The radish trade is currently a little quiet, says John Grootscholten of Daily Fresh Radish in the Netherlands. "There's usually always shortages and good demand in January. That's a little disappointing, as of now. In December, prices were a bit higher. But aside from a few weeks, winter has generally been somewhat sluggish."
"The trend has also been changing in recent years. Summers could be dead-quiet. Then, in the winter, prices would sometimes go through the roof. Now there are no longer those peaks and troughs. Ultimately, of course, that's beneficial. Now we have far more radishes in the summer."
In winter, Germany is an important market. "In the summer, they have locally-grown radishes. But not in winter. So, they import, mainly from Italy and the Netherlands. In the summer we export mainly to the other countries. These include Belgium, the United Kingdom, Scandinavia, and France. Germany is then self-sufficient," says John.
The 'garden' and a radish bunch on a dark winter's day.
"Italy is a formidable competitor on the German market in the winter. You're therefore having constant price discussions. Most of Italy's supply consists of radish bunches. Sometimes Italy can't deliver enough, due to the weather or other reason. Then we quickly sell out. Morocco and Israel also have radishes on the market in winter. But those are loose."
John says the radish quality is good. "The leaves are a little weak at the moment. We're now bunching the radishes we'd sowed ten weeks ago. In other years, some of the winter days were sunnier. But in the past months, we've had a lot of rain and dark, grey days. So I'd be lying if I said the crop was very strong. There's nothing wrong with the radishes; the leaves just aren't as strong as in summer."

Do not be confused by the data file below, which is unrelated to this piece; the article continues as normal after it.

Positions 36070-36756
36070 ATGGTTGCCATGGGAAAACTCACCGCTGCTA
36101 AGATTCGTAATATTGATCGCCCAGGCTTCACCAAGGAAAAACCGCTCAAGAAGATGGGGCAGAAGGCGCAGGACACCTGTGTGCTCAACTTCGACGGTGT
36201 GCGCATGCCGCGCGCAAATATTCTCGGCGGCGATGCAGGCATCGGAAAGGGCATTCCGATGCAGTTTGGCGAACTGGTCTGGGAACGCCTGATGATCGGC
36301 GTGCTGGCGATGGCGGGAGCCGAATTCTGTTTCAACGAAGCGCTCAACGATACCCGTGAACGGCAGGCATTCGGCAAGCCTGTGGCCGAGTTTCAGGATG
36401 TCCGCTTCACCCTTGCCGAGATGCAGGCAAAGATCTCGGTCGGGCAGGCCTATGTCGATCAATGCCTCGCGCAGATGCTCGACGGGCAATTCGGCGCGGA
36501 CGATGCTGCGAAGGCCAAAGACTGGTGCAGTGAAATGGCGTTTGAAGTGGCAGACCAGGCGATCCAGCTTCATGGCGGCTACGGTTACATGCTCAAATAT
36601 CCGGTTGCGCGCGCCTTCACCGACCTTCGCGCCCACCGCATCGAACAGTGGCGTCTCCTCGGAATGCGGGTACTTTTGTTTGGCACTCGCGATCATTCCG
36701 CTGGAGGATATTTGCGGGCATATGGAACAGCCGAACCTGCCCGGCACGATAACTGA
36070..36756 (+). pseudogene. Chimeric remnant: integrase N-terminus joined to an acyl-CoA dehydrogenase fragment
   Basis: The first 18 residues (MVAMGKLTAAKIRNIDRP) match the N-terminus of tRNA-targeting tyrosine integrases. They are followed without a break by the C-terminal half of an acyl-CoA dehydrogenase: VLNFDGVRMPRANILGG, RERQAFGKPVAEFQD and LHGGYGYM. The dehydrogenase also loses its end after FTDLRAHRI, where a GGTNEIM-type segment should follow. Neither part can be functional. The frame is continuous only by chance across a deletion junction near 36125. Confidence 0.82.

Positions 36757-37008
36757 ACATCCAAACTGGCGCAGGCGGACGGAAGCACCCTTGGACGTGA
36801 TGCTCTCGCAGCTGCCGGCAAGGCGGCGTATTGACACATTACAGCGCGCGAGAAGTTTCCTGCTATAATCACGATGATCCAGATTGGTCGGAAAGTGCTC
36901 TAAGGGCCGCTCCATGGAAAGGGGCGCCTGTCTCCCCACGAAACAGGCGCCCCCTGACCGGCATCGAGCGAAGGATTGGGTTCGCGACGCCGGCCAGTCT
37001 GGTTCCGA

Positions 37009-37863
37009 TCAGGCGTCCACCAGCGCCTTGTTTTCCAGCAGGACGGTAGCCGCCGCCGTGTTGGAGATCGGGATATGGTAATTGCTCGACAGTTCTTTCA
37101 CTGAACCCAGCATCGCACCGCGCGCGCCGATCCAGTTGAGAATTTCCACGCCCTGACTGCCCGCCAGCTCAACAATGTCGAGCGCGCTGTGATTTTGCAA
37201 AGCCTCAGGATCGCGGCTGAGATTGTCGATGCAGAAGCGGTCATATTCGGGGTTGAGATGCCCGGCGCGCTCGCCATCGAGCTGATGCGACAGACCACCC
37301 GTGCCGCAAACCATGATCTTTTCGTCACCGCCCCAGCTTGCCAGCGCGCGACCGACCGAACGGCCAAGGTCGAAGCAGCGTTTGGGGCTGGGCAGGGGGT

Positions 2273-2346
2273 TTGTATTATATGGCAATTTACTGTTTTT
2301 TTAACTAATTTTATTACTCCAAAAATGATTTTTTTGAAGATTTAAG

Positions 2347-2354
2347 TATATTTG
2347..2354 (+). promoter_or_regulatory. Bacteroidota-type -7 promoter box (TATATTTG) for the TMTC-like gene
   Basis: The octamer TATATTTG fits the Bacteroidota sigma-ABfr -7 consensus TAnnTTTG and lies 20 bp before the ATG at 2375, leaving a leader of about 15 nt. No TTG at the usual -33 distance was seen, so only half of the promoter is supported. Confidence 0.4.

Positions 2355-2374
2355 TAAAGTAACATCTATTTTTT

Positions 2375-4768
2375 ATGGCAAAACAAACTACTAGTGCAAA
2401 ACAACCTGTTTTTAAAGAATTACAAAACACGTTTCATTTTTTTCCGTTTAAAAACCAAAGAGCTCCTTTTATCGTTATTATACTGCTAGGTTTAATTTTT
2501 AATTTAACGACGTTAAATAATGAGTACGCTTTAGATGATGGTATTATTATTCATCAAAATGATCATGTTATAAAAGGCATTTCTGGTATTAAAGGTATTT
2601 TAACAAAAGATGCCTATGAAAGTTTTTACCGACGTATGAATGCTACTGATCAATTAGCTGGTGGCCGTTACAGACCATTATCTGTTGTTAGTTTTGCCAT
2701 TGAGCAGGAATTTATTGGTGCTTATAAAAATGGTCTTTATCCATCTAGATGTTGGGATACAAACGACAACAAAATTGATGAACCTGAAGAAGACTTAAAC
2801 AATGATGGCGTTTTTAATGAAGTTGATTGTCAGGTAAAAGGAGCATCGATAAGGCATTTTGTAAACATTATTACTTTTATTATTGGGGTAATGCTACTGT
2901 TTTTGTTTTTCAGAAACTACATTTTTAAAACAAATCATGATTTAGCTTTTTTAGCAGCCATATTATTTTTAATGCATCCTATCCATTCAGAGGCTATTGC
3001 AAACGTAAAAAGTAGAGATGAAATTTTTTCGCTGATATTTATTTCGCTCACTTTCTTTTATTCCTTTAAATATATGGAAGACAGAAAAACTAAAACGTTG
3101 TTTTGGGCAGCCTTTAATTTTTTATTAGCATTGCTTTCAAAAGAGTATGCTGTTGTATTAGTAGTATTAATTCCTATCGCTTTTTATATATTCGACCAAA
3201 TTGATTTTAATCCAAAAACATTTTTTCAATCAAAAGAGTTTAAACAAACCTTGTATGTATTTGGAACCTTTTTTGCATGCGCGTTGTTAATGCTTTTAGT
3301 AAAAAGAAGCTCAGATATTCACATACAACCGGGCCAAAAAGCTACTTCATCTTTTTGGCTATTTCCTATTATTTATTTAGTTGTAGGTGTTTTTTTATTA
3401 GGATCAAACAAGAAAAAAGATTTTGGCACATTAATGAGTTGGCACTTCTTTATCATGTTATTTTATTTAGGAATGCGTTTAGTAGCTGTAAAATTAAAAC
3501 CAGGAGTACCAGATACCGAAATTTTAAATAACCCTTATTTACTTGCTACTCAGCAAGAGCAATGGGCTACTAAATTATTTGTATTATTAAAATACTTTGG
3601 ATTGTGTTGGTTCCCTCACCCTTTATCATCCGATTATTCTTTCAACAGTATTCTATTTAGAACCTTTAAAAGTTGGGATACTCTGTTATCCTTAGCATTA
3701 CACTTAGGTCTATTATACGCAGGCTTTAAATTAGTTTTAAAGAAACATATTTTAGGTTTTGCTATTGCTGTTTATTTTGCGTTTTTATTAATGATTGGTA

The Dutch radish acreage is similar to last year. According to John, energy prices have significantly affected this product. "Admittedly, not as much as with a pot plant growers. They have to heat to 25°C. But those crops also sell for much more than radishes. Our turnover/margin to pay those extra costs is much lower."
The radish grower is, nonetheless, optimistic about 2022. "In recent years, spring and summer were already better than the winter. In the winter, you're stuck with an expensive crop. It remains in the ground for a long time. But it grows much faster in the summer, and there's more demand. Also, healthy eating is on the rise. Last week, it was announced that last year's fruit and vegetable sales had risen three percent. If that growth can continue, the radish market, too, will benefit," John concludes.